ECON303 Topic 4 - TOPIC 4 Fixed exchange rates and foreign...

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TOPIC 4 Fixed exchange rates and foreign exchange intervention; exchange rate crises 1
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troduction Introduction Many countries try to fix or “peg” their exchange rate to a currency or group of currencies by intervening in the foreign change market exchange market. Many with a flexible or “floating” exchange rate in fact ti d fl ti h t practice a managed floating exchange rate . The central bank “manages” the exchange rate from time to time by uying and selling currency and assets especially in periods of buying and selling currency and assets, especially in periods of exchange rate volatility. ow do central banks intervene in the foreign exchange How do central banks intervene in the foreign exchange market? 2
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Introduction here are many types of rex gimes There are many types of forex regimes 40 floating independently (eg Australia, US ) 44 countries with managed floats (eg Thailand) 8 with a crawling peg ( eg Nicaragua) 2 with a crawling band ( eg Costa Rica) 3 pegged in a horizontal band (eg Syria) 52 pegged to a single currency (eg Saudi Arabia) 7 pegged to a composite basket (eg Fiji) 13 with a currency board (eg Hong Kong) 15 with a common currency (Euro countries) + Slovakia nce 2009 since 2009 10 with no separate legal tender (eg Panama) – see http://www.imf.org/external/np/mfd/er/2008/eng/0408.htm for 188 countries 3
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Central Bank Intervention and the Money Supply To study the effects of central bank intervention in the foreign exchange market, first construct a simplified balance sheet for the central bank. This records the assets and liabilities of a central bank. Balance sheets use double booking keeping: each ansaction enters the balance sheet twice. transaction enters the balance sheet twice. 4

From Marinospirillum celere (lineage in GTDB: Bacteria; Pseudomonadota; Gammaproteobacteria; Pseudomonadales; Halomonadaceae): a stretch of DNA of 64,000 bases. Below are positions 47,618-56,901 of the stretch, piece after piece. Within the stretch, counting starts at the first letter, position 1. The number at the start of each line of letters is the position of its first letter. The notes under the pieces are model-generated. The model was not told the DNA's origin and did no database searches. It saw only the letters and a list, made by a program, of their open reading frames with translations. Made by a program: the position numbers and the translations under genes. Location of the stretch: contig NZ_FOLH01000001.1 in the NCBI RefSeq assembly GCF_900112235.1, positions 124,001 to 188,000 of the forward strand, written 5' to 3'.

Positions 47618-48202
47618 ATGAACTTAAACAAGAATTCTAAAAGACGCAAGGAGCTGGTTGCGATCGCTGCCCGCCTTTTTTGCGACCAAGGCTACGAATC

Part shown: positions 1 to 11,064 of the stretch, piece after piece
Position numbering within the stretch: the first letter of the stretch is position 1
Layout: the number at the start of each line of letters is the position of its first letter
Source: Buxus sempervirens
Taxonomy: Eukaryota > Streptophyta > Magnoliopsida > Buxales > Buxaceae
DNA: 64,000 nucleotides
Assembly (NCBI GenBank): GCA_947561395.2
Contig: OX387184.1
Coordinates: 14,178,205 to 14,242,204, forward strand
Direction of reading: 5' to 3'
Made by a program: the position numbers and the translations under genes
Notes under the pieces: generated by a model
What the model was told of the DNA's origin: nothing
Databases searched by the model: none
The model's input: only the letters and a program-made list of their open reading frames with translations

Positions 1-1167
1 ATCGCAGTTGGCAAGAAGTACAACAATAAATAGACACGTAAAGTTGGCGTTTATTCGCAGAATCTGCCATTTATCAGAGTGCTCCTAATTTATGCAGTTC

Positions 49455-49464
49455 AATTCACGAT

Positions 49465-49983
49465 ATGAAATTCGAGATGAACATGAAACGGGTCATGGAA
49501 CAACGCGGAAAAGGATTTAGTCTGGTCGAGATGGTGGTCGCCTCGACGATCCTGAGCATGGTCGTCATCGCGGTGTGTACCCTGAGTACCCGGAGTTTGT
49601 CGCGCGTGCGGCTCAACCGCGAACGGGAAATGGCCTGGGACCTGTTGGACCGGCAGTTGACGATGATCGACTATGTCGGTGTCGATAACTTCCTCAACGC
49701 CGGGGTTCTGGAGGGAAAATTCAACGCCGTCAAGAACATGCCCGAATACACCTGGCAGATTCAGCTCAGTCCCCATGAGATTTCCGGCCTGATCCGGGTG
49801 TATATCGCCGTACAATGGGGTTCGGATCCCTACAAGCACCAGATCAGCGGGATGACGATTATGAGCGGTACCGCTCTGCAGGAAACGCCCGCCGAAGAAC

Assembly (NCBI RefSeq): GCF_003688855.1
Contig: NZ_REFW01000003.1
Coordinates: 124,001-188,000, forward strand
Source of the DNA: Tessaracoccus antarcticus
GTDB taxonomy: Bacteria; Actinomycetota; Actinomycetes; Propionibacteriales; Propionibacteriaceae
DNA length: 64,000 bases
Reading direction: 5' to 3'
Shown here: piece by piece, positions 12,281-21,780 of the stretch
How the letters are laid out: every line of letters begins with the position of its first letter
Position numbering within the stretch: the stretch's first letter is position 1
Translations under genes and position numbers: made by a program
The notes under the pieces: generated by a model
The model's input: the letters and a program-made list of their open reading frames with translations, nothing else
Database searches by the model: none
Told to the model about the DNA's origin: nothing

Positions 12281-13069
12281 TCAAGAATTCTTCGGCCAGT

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entral Bank’s Balance Sheet Central Bank s Balance Sheet Assets reign government bonds + gold (official international Foreign government bonds + gold (official international reserves) omestic government bonds Domestic government bonds Loans to domestic banks Liabilities – base money eposits of domestic banks Deposits of domestic banks Currency in circulation 5
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entral Bank’s Balance Sheet (cont ) Central Bank s Balance Sheet (cont.) ssets Liabilities + Net worth Assets = Liabilities + Net worth If we assume that net worth of the central bank always equals zero then assets = liabilities. An increase in assets leads to an equal increase in liabilities. A decrease in assets leads to an equal decrease in liabilities. hanges in the central bank’s balance sheet lead to changes in base Changes in the central bank s balance sheet lead to changes in base money, which lead to changes in the money supply. If their deposits at the central bank increase, banks typically have more funds vailable to lend to customers, so that the amount of money in circulation available to lend to customers, so that the amount of money in circulation increases.
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This note was uploaded on 05/26/2010 for the course ECON 1160 taught by Professor Byrke during the Spring '10 term at Macomb Community College.

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ECON303 Topic 4 - TOPIC 4 Fixed exchange rates and foreign...

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